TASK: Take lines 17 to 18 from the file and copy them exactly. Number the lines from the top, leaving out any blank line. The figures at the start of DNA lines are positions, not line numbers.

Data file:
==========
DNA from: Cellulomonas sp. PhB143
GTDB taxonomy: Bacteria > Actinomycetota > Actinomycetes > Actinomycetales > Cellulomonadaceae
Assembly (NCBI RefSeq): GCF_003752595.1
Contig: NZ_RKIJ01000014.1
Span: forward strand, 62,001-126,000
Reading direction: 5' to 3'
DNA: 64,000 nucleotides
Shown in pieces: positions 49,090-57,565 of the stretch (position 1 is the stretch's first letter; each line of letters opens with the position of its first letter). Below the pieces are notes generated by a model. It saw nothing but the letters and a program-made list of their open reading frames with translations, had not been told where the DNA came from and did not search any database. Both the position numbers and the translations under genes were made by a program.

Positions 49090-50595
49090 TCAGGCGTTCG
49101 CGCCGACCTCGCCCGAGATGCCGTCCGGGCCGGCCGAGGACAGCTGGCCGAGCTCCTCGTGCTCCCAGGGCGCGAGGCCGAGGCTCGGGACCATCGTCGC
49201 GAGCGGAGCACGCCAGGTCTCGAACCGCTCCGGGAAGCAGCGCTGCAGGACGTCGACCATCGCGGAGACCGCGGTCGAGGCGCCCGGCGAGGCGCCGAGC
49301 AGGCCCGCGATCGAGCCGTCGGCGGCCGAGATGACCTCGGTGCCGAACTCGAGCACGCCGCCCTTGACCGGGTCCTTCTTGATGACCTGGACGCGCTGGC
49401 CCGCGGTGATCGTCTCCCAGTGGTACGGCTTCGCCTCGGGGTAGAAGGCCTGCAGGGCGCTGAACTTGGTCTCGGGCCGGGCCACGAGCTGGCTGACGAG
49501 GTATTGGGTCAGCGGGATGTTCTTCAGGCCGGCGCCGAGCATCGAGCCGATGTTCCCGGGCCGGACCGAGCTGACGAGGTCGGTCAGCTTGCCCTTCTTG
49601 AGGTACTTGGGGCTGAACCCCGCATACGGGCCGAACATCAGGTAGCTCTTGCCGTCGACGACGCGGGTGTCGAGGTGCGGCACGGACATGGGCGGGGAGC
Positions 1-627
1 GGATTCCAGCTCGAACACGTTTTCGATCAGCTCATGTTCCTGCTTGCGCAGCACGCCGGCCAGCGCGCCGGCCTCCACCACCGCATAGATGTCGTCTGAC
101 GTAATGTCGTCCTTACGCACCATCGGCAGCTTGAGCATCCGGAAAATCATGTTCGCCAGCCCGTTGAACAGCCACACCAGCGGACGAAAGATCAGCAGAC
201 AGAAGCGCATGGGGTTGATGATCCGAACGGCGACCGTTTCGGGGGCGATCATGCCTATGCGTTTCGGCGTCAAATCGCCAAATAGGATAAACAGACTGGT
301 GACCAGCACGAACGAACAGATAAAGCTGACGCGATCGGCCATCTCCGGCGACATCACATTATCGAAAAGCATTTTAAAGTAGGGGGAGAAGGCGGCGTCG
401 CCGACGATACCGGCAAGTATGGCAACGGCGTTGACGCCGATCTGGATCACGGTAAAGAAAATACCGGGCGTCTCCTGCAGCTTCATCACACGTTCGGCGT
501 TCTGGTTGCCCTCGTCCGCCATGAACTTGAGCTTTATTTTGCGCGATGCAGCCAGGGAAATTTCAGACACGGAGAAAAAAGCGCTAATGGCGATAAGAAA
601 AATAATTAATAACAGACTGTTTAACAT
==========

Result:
Positions 1-627
1 GGATTCCAGCTCGAACACGTTTTCGATCAGCTCATGTTCCTGCTTGCGCAGCACGCCGGCCAGCGCGCCGGCCTCCACCACCGCATAGATGTCGTCTGAC